JF Ptak Science Books LLC Post 917
[This post is a hybrid category bridging “Blank and Empty Things” and “A History of Holes”—it is really an entry for blank and missing things making holes]
1. The Soviet Union’s foreign minister Molotov1 wanted to make it very clear
to the rest of the world that his country was not bombing civilian targets in
2. Molotov insisted that targets that were being bombed near Finnish cities were actually airbases.
2.1 Also, since the complaining FDR was over 4000 miles away there was no way that he could “see” what was being bombed.
3. If there were civilian targets that looked as though they were being bombed, then
3.1 they weren’t being bombed; and
3.2 if anything at all was going on the Union of Soviet Socialist Republics was dropping bread on the town’s/city’s starving inhabitants.
4. So far as
undefended, non-military targets were concerned, the
5. Therefore, what we’re seeing in this image above are not bombs, but bread; that, or the houses were airbases, which would turn the bread back into bombs.
Molotov insisted that no civilians were direct targets of
Soviet bombing campaigns in
This strikingly designed image is from the 17 February 1940 issue of The Illustrated London News; the design is by G.H. Davies, the phenomenal ILN draftsman, and elegantly (and forcefully) depicts the innards of the bomb and its effect on its target.
It is a spectacular and brilliant presentation of the new(ish) Soviet hybrid terror bomb that was being used in the non-existent attacks on Finnish cities. [The 5’ bomb was made to be deployed in two sections: the front end of the bomb inside the false nose cone contains dozens of incendiary bombs, released by a revolutions-generated cap propeller, which fall away from the main section of the bomb, which contains a high explosive.]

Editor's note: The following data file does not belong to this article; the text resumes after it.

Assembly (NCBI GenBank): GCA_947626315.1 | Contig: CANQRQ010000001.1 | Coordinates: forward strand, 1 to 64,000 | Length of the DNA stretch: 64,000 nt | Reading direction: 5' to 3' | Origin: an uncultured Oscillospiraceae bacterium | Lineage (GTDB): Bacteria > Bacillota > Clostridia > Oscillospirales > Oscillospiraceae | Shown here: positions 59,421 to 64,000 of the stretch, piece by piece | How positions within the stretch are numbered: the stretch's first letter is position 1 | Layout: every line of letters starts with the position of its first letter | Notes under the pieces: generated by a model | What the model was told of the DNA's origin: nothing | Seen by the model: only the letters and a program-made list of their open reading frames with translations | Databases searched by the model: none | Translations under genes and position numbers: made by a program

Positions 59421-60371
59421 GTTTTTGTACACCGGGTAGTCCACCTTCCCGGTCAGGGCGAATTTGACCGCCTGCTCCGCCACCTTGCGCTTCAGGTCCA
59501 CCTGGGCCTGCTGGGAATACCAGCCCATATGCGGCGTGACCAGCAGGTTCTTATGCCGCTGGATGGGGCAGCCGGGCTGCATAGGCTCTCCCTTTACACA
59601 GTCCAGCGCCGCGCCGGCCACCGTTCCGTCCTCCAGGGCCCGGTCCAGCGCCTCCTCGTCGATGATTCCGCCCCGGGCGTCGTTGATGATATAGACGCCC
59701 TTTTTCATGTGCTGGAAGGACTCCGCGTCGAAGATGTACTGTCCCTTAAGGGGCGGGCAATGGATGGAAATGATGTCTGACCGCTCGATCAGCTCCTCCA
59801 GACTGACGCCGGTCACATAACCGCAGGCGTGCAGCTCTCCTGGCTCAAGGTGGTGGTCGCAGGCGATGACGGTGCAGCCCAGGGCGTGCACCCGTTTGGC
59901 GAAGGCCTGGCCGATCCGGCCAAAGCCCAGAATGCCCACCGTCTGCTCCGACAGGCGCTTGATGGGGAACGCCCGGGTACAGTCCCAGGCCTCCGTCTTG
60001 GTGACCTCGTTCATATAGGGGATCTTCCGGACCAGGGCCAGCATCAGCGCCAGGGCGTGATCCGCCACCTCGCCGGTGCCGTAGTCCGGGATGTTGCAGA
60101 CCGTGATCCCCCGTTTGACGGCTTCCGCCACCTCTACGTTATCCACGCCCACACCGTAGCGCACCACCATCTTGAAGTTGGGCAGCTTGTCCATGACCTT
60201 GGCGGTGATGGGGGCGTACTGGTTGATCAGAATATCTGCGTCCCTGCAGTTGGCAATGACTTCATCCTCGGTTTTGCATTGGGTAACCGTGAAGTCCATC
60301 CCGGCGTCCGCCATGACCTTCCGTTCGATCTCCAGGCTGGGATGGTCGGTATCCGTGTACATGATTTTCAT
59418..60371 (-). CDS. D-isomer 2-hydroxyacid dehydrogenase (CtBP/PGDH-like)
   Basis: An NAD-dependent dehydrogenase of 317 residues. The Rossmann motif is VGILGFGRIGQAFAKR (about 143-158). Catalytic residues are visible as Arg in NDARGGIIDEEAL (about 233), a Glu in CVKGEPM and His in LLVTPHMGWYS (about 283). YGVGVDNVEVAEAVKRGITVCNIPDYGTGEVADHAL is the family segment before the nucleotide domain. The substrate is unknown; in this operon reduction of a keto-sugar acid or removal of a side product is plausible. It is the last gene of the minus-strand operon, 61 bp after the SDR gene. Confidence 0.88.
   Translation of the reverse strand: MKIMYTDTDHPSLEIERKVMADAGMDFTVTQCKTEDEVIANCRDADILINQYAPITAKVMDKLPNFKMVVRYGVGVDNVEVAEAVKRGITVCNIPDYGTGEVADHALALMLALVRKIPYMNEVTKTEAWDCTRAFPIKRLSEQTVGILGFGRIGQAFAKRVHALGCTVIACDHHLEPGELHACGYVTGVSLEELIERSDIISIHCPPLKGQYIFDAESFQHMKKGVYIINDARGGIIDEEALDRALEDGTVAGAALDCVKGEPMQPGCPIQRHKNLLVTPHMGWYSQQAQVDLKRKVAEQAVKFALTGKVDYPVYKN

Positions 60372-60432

Since the non-existent bombs that were not being used against non-military installations and were actually bread, the Finns gave the weapons the nickname of “Molotov’s Breadbaskets”.
This was just a down-right nasty bomb, and the illustration shows it falling on and destroying a quiet town with no visible military advantage. The town not being bombed was called Sortavala, which—after numerous Soviet attacks in December 1939—was in actuality destroyed by Soviet air power on 2 February 1940.
The man ultimately responsible for this campaign and the murder of millions of his own countrymen through means of induced starvation, disappearances and ruthless killings—Joseph Stalin—was post mortem dispatched in much the same manner as the reasoning listed above. Stalin was ignored to the point of non-existence, de-Stalinized and left entirely out of the 50-volume second edition of the Great Soviet Encyclopedia2 published just a few years after his 1953 death. Stalin executed his brutal and long-time political compatriot Lavrentii Beria, (1899 - 1953) right before his own death, ordering that people who owned the GSE to physically cut out the Beria entry. It is unfortunate that Stalin could not have been denied his existence 30 years earlier.
Molotov, on the other hand, in spite of his enormous sins against humanity (as principle architect of the Great Terror, the extermination of millions of Ukranians, and etc.) was finally removed from government following Khrushchev’s de-Stalinization campaigns (i.e. by 1962) and managed to live out the rest of his life alive, not dying until 1986 at the age of 96.
(The "Molotov Cocktail" by the way was not named for him by Soviet soldiers or freedom fighters or whatever fighting for the USSR—it was named for the petrol bomb used by Finnish soldiers and civilians fighting against the Soviets invading their country in 1939/11940 and again in 1943/4)
1. In 1940 Molotov was the foreign minister of the
2. The GSE had a somewhat complicated publishing history, winding up with 65 volumes over its two editions, constructed with very questionable state-controlled X-Ray communist vision spectacles. There is so much in these volumes that is wrong/sanitized/fiction that I have no idea how a non-specialist might be able to use the thing.